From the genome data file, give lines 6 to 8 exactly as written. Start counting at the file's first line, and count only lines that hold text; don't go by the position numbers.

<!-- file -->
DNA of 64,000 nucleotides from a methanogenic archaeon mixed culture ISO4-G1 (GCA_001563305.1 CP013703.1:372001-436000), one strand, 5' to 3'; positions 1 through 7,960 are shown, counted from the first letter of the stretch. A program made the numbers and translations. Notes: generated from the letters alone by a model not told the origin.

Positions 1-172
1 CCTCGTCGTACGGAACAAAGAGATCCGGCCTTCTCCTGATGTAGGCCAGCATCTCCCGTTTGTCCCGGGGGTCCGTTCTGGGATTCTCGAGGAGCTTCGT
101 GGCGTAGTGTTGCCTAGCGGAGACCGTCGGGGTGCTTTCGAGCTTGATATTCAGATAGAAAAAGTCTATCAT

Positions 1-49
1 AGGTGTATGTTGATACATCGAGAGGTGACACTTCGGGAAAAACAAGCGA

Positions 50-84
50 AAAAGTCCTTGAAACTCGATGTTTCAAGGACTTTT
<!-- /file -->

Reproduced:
1 AGGTGTATGTTGATACATCGAGAGGTGACACTTCGGGAAAAACAAGCGA

Positions 50-84
50 AAAAGTCCTTGAAACTCGATGTTTCAAGGACTTTT